Tim Timmons | Crawfordsville, IN

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December 11, 2017

3/7/2014 5:04:00 PM
Seek wisdom: Part of the job

We visited last week with Jim Smith. Jim, the former head of HC Industries, was kind enough to sit down with me and allow me to pick his brain about business.
From my perspective, it was a very one-sided deal. He put up with my questions and pestering for a couple of hours and I was treated to the wit, charm and wisdom of a very successful businessman.
Seeking wisdom from others should be a part of most managers' job descriptions. If you go to work, put in your eight hours and then go home, maybe that's not the right thing for you. But if you are hoping to be the next Donald Trump, or at least looking for a promotion or three, then you must realize that this isn't just an eight-hour job.
Learning from others can be an important part of the "next" eight hours you are probably putting in.
During our conversation, Jim talked about some of the things that made him and his company successful. Understand, he never said he was a success. But then again, successful people usually don't. They don't have to. Their results always speak for themselves.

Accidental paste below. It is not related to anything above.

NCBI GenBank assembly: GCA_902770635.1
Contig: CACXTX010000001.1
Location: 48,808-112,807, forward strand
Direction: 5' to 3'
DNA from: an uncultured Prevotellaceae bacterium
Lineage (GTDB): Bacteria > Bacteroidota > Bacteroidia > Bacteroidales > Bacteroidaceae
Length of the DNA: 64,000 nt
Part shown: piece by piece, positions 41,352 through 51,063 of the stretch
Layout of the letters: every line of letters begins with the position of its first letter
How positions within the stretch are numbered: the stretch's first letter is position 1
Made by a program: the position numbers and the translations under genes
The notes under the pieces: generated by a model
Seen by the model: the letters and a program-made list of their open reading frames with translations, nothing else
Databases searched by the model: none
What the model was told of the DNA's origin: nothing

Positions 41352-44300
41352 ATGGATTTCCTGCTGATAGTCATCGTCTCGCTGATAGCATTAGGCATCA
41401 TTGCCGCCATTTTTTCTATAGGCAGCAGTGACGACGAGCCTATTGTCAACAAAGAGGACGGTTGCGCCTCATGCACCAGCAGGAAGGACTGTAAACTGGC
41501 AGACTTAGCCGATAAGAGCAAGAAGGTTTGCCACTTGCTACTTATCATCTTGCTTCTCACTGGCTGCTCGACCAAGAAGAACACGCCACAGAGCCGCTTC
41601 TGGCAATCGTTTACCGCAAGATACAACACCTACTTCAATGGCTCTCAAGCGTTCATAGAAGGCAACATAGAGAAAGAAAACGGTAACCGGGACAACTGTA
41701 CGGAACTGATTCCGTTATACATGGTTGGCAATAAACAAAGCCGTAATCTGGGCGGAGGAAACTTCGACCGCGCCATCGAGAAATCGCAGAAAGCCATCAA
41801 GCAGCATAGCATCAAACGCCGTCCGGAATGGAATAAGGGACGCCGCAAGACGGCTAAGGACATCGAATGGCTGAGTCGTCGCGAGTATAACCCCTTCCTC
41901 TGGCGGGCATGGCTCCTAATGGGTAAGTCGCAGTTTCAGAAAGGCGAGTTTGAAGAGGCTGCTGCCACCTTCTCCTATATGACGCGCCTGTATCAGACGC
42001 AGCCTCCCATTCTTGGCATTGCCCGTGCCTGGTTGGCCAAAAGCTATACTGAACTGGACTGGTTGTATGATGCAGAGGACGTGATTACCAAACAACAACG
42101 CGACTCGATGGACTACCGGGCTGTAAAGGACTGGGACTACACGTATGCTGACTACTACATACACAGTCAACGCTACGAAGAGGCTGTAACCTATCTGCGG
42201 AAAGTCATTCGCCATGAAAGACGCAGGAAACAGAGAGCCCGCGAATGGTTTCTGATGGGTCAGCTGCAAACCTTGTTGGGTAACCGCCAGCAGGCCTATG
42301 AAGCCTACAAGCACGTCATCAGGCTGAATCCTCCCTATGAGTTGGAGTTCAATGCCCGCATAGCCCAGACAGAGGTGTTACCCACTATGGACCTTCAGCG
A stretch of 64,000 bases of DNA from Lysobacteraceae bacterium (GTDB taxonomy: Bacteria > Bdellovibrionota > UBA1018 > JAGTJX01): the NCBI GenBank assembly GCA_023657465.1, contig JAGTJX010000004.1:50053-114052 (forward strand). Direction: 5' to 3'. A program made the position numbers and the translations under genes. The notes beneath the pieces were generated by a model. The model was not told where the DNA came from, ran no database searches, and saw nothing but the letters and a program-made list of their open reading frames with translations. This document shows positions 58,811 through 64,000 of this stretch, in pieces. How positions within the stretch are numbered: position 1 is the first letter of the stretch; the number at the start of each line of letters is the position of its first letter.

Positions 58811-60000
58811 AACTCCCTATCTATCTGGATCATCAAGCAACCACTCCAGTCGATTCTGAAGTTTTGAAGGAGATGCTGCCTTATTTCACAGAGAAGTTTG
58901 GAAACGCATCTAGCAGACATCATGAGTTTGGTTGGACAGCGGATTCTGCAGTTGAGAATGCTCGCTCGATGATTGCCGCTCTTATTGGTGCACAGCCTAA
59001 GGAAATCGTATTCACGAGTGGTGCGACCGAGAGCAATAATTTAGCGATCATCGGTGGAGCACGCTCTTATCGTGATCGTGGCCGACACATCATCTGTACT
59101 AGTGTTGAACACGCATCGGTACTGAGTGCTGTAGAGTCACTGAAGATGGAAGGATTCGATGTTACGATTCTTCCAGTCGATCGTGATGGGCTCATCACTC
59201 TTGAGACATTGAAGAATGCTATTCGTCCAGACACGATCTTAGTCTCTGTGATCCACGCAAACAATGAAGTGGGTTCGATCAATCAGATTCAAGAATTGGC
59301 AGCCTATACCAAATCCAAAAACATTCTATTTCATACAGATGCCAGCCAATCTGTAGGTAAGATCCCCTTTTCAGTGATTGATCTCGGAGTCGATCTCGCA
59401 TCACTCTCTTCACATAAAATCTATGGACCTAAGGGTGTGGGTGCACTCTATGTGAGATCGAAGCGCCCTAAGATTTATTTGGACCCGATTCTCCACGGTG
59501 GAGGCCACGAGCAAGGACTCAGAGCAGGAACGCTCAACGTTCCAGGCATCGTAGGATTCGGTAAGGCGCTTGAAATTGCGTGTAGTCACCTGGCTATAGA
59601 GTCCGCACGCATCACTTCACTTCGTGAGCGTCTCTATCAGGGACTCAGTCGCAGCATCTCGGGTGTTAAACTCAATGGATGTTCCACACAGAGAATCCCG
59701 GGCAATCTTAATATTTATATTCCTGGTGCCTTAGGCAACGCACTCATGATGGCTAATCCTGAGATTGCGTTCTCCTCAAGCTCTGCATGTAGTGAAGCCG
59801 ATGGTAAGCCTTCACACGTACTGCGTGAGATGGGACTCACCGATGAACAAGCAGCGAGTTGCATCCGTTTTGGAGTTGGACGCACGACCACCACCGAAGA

One thing that Jim mentioned was how he used to share information with his employees. Not just rambling info, but real, live numbers and critical data.
"A couple times a year I put together this little dog and pony show over a 24-hour period so I could hit all the shifts," he explained. "I'd just try to communicate what was going on with our company. I felt that unless they knew what was going on, it would be hard for them to help us achieve our goals."
Boy, sadly that doesn't happen too much these days.
He also told a story about a little strip mall he and his wife visited in Monterey, Calif. He said they were in there early and only two stores were open. On one side of the hall sat an artist and on the other was a small bookstore with paperback novels and such.
"It was a real Grapes of Wrath story," he explained. "This guy and his wife ran the stores and they had just up and moved here from out in Oklahoma or Kansas or somewhere. I asked them if that wasn't a pretty traumatic thing to do? You know what he told me? He said the trauma was less than the pain of continuing on where they were."
Wisdom and success comes in all sorts of shapes and sizes. I certainly appreciated one local success story taking time to share some wisdom with me.






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